November 29, 2012

Hello Young Graduate. How's the life hunt going?

Gen Y Faces Big Risks.  I came across this article Tuesday during my habitual early morning peruse of the twitter feed.  Reading it resulted in one of those "a ha moments" - you know what I mean, when something just finally clicks!  Which is why I thought it important to share.

Members of Generation Y are more educated
and prepared for meaningful work in
our economy, however, they face decreasing
likelihood of getting a good job in their field
with ever increasing amounts of student debt as
governments continue to transfer  what was
traditionally collective risk to individuals.
In this article, David MacDonald, the senior economist for the Canadian Centre for Policy Alternatives (one of my favourite Think Tanks) sets out a rationale for why Generation Y faces the possibility of a more bleak future than Baby Boomers did when they were starting out.  And this despite the fact that the life decisions we are required to make today are actually quite similar.

And the reason is..................(drum roll please)...........................................


November 15, 2012

Would Joseph need to sell his technicolour dreamcoat to get on social assistance?

Inequality, social assistance and Joseph: Biblical reflections of an advocacy intern on Gen. 47:13-26

Two weeks ago the Social Assistance Review Commission released its final report. The report outlines over 100 recommendations; some simply reiterate what has long been understood – and ought to be implemented immediately – while others require further discussion and scrutiny.  (For an in depth look at the recommendations, see our previous post).

photo credit:
As a theology student and advocacy intern with MCC Ontario, I have found myself reflecting on the biblical narrative as I slowly digest the 180 odd-page report, and have been struck by the parallels with the story of Joseph (Gen. 37 – 50).

In Sunday school I learned that God was with Joseph and prospered him (Gen. 39:2, 21, 23).  However, it seems my teachers forgot to mention that Joseph also exploits a starving people, that he is Pharaoh’s shrewd investment banker; a ruthless monopolist; the Great Enslaver. Within Joseph’s story there lies a deep tension.

November 9, 2012

Diary of an Advocacy Associate: It's time to lighten things up!

That past few posts have been full of some pretty heavy material.  I have to admit, I've been feeling  a little down thinking about all of the negative effects current government policy is having on the lives of people living on low incomes and on our communities in general.  Don't get me wrong, I very much enjoy my job, but just like many of you who deal with difficult situations in your work on a daily basis, it is important to lighten things up every once in a while.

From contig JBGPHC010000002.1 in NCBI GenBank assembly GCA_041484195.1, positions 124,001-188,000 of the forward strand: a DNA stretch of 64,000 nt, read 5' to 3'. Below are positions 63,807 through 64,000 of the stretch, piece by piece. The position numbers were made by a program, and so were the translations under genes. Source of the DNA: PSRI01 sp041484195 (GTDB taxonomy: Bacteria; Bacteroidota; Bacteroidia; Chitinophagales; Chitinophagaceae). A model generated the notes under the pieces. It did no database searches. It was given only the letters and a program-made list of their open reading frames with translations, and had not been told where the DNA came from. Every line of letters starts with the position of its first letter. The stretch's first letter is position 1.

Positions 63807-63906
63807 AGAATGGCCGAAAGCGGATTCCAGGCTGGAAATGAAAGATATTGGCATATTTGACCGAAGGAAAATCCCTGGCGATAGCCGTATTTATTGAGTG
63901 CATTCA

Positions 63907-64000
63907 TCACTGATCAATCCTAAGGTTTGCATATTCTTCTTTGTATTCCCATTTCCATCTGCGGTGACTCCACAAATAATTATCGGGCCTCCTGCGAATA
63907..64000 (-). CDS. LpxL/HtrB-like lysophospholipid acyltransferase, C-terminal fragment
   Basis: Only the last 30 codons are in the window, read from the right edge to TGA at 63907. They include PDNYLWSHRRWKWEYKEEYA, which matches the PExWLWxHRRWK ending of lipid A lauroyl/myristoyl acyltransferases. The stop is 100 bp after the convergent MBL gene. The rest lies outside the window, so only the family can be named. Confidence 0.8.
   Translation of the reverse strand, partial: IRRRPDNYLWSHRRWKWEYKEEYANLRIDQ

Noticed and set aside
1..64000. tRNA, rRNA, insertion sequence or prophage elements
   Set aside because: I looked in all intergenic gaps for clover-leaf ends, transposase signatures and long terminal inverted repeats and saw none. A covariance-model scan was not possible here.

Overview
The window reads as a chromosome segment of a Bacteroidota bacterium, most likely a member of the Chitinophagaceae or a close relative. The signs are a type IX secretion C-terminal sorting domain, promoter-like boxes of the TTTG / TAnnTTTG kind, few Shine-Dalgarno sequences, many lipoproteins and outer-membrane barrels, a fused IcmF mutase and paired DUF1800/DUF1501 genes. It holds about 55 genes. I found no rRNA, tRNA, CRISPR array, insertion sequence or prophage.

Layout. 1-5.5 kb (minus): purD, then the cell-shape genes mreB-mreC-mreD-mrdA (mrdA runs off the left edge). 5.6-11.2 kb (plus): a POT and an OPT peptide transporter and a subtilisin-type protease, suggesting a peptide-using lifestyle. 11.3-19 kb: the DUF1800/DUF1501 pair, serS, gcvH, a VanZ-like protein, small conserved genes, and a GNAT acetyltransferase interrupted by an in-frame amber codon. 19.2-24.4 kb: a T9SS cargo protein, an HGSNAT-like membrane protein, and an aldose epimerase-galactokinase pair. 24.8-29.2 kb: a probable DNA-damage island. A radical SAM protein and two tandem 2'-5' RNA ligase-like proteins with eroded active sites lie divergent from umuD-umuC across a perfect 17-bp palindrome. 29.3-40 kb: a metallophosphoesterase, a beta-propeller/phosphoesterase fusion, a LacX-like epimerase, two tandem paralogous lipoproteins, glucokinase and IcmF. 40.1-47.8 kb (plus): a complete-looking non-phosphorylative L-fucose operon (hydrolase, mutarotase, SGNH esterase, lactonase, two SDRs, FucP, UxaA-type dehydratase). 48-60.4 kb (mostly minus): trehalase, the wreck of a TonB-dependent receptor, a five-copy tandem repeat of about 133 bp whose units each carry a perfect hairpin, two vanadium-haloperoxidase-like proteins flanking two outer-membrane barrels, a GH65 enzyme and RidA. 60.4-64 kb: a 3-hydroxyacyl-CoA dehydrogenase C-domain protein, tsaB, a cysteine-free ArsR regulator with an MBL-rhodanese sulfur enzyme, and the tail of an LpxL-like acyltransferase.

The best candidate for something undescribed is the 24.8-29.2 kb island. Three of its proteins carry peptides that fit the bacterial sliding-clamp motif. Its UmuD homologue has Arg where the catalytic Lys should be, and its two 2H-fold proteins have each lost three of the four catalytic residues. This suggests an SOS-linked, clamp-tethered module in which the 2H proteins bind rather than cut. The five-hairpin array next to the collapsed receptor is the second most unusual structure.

Which is why I was so excited to hear this gem of a song on CBC radio a few weeks ago.

Shemekia Copeland: "Lemon Pie"

Now, I'm no music critic, but I do know when I hear a song that I like.  And, I ask,  what's a blues loving poverty advocate supposed to do when she hears a powerful blues musician singing about income inequality and the woes of the working poor today?

November 2, 2012

Ontario's recent benefit cuts: What they mean for you and your community

Over the past few months, we have heard (or read) a lot of talk about social assistance in Ontario.  Last week, the Social Assistance Review Commission released its report highlighting a path to reforming Ontario’s social safety net (Please see our previous post for a critical look at the report).  The report sets out a number of recommendations – some that should be acted on immediately and many others that require further thought and scrutiny.  The path is a long one, but reforming our social safety net by preventing poverty, reducing inequality and removing barriers to moving out of poverty will well be worth it.

The CSUMB and HRB prevent homelessness in Ontario by
providing last resort assistance for over 16,000 each month
people who are at risk of losing their places
of residence.
Unfortunately, Ontario’s government started making changes long before the report was released.  Budget 2012 cut funding for three benefits that are very important to preventing homelessness and accessing emergency assistance for people living on low incomes in Ontario - CSUMB, the Home Repairs Benefit and Discretionary Benefits.